1. Consider preventive medicine: Low-dose aspirin is known to decrease the risk of heart attacks and strokes. Since coronavirus is notorious to produce blood clots in the body, low- dose aspirin, being a mild blood thinner, may be especially beneficial. Discuss with your doctor as to what supplements and other drugs you should be on, especially if you are an older person.

These are some of the measures you can adopt today to boost your immune system and help prevent catching this infection.

To be continued …

M.P. Ravindra Nathan, M.D., is a cardiologist and Emeritus Editor of AAPI Journal. For further reading, “Second Chance - A Sister’s Act of Love” by Dr. Nathan from Outskirts Press, can be found at



Dr. M. P. Ravindra Nathan

By Shilpa P. Saxena, MD

Let’s face it. Becoming and being a successful South Asian Indian American can be mentally exhausting on students and adults alike. Emerging medical literature suggests South Asians commonly view psychiatric symptoms as “appropriate reactions to life stress” and tend to reduce the significance of mental health issues such as anxiety and depression.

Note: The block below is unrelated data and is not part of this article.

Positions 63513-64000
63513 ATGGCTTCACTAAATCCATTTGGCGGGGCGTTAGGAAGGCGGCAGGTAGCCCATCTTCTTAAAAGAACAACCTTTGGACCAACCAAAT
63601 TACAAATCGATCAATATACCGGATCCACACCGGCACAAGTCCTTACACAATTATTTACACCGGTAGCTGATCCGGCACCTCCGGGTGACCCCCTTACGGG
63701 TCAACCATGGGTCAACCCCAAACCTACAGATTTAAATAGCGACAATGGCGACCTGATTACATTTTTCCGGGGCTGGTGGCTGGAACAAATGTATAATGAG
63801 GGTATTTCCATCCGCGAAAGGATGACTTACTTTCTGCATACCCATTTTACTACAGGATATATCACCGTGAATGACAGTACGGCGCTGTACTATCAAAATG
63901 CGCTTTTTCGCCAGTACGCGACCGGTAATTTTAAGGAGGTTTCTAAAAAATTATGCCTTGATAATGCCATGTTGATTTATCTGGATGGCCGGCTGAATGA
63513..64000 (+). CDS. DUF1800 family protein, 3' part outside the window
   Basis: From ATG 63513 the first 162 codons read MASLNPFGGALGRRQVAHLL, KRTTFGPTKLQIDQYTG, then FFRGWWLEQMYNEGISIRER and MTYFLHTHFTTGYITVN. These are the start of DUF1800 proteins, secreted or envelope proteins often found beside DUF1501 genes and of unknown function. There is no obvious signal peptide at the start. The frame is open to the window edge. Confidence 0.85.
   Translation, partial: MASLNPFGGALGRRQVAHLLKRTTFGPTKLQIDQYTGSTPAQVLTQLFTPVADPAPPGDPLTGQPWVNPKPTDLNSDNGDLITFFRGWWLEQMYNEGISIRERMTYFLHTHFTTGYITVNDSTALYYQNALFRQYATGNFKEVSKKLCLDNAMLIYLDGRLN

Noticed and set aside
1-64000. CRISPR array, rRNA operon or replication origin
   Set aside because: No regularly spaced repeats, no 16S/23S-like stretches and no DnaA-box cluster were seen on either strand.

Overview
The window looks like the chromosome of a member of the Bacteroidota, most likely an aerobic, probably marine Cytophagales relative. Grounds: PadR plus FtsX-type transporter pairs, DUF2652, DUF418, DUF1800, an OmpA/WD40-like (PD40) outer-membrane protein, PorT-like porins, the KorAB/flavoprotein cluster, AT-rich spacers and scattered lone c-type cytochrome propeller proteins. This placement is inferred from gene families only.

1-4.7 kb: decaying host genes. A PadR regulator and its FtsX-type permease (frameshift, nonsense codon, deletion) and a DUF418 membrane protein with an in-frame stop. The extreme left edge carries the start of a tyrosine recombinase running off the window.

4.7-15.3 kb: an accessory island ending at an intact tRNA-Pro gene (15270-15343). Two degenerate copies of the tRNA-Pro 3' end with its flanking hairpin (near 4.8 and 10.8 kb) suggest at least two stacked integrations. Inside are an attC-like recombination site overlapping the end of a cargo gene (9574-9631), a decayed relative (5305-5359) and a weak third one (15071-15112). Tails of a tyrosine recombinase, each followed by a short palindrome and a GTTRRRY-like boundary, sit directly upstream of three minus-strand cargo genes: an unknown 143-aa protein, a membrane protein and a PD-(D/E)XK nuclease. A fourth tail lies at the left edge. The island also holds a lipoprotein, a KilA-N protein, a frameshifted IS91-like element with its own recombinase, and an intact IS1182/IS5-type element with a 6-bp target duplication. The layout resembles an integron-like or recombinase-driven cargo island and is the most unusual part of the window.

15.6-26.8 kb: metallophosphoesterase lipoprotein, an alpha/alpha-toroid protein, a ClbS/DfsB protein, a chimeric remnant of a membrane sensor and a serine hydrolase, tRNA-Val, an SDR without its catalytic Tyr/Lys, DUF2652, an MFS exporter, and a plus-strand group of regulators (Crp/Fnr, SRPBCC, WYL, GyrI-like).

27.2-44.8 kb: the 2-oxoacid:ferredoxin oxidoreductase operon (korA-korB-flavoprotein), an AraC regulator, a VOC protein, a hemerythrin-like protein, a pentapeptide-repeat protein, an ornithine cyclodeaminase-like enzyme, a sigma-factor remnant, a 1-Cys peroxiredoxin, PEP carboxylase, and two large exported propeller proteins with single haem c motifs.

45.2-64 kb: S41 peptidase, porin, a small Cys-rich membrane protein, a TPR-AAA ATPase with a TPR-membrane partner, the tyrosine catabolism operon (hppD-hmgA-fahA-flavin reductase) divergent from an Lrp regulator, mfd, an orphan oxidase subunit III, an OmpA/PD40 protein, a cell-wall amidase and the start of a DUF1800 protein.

To complicate matters, Asian Indian Americans are more likely to have diabetes and atherosclerosis, and common psychiatric prescriptions can further increase weight gain, diabetes and heart rhythm risks.

Fortunately, an integrative science exists that combines the non-pharmaceutical solutions of Eastern medicine (e.g. Ayurveda) with the scientific understanding of brain biochemistry in Western medicine. It’s called functional medicine and respected institutions like Cleveland Clinic have dedicated a full department to promote its use. Here’s a case from our office.